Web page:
History has seen Auckland contested many times, so the iwi are well used to defending their patch.

For generations, Ngati Whatua have been forced to defend our mana and people when neighbouring iwi have come to claim our land and separate us from the generations of our ancestors buried here.

In recent years these invasions have been in the courts, or through words, often involving the rewriting of history or selective memory which is encouraged in the western legal process.

This happens even when the devastation is fresh in the minds of those who were there, when injustice continued to visit our people.

The speech by King Tuheitia Paki at the weekend was a fresh attempt to take our lands and another surprising incursion into politics and other matters unbecoming of the paramount chief of Tainui. An event that should have brought Maori together was instead used for a poorly timed land-grab by the poorly advised King.


Clearly it was geared to ensure the gathered media, officials and leaders, including Prime Minister John Key and his ministers, were on hand to hear that Tainui are trying to sweep into Tamaki and that hapu and iwi, including my people, Ngati Whatua, need to be on guard.

The speech was an attempt by those close to the paramount chief of Tainui, particularly former Tainui treaty negotiator Tukoroirangi Morgan, to use the coronation as a platform to seek public support for another Treaty of Waitangi claim.

The Waikato-Tainui Raupatu claim, which had its 20th anniversary this year, has helped swell the Tainui coffers to more than a billion dollars. It was followed by the Waikato-Tainui Raupatu Claims (Waikato River) Settlement Act 2010, which was negotiated by Mr Morgan and co-negotiator Lady Raiha Mahuta.

Tainui are currently in negotiations regarding their harbours.

Waikato-Tainui also received a top-up of about $70 million at the end of 2012 from a relativity mechanism in its settlement that enables the iwi to claim additional redress if the total value of settlement redress exceeds $1 billion, as valued in 1994, which was reached in 2012.

Tainui clearly are good at Treaty negotiations. Many iwi are yet to achieve a single settlement, including the country's largest by population, Ngapuhi, a tribe both Ngati Whatua and Tainui along with many iwi were forced to resist following Ngapuhi musket-led invasions.

The distinctive and delicate nature of claims to Tamaki is the result of a thousand years of migration and settlement by myriad hapu and iwi.

Over 400 years of migration, wars and conquest saw hapu and iwi such as Ngaoho, Ngati Huarere, Ngati Awa, Ngaiwi and Ngariki come and go.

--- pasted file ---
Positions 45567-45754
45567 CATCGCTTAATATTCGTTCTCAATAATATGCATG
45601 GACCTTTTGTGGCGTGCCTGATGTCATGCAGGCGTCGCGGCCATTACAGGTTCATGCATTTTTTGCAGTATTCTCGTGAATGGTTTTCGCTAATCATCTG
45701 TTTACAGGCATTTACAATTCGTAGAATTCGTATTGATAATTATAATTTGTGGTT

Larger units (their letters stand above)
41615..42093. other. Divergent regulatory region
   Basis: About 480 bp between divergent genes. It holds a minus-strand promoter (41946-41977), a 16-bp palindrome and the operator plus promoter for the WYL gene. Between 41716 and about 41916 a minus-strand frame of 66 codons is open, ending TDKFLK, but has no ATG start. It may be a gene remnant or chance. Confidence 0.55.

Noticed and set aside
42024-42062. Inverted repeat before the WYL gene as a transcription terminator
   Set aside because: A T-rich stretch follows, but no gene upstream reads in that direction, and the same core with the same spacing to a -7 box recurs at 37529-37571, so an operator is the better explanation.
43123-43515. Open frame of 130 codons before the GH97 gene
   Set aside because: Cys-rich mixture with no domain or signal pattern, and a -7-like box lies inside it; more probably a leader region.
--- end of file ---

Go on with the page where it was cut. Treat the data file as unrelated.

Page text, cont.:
Eventually they were displaced by the large tribal group known as Waiohua around the early 1600s. Waiohua, too, would be forced to move to another part of Tamaki as invaders from the Kaipara took control of the main isthmus, including the largest fortress at Maungakiekie, One Tree Hill.

The descendants of those Kaipara invaders, who came to Tamaki to right a wrong, continue to live and flourish upon the lands of their ancestors. Their headquarters are no longer on that prominent summit, where a large obelisk now stands above the remains of Sir John Logan Campbell bearing words of farewell to the Maori race.

They are based instead near the land once known as Bastion Point in Orakei. Forcefully removed from their marae and village in 1952 at Okahu Bay, these resilient people would be forced to fight another brutal battle in 1977-1978 under the leadership of visionary Joe Hawke.

Prime Minister Rob Muldoon would find out that the Ngati Whatua people were not the type to walk away from a fight, if that fight was righteous and honourable.

A claim to Tamaki Makaurau will be anything but simple for Tainui, if one is even lodged. Latest reports suggest Tainui missed the closing date for claims in 2008. Furthermore, many iwi and hapu based in Tamaki already have Tainui pedigree, such as Marutuahu, Ngati Te Ata, Ngati Paoa, Ngai Tai and Orakei. However, some of those groups operate independently of the Tainui structure.

After the King's speech last week I suspect many hapu members will now seek further separation from those old social and cultural ties. Looking across discussion on social media from our young people and reading news reports, I can hear the drums of fierce resistance. I certainly hope that when all the dust has settled those old relationships are not forgotten.

As for the so-called Ngapuhi (David Rankin) claim, we will leave him for another day.

• Joe Pihema (Ngaoho, Te Taou, Ngati Whatua, Te Uri-o-Hau) is a Maori Studies lecturer at the Eastern Institute of Technology.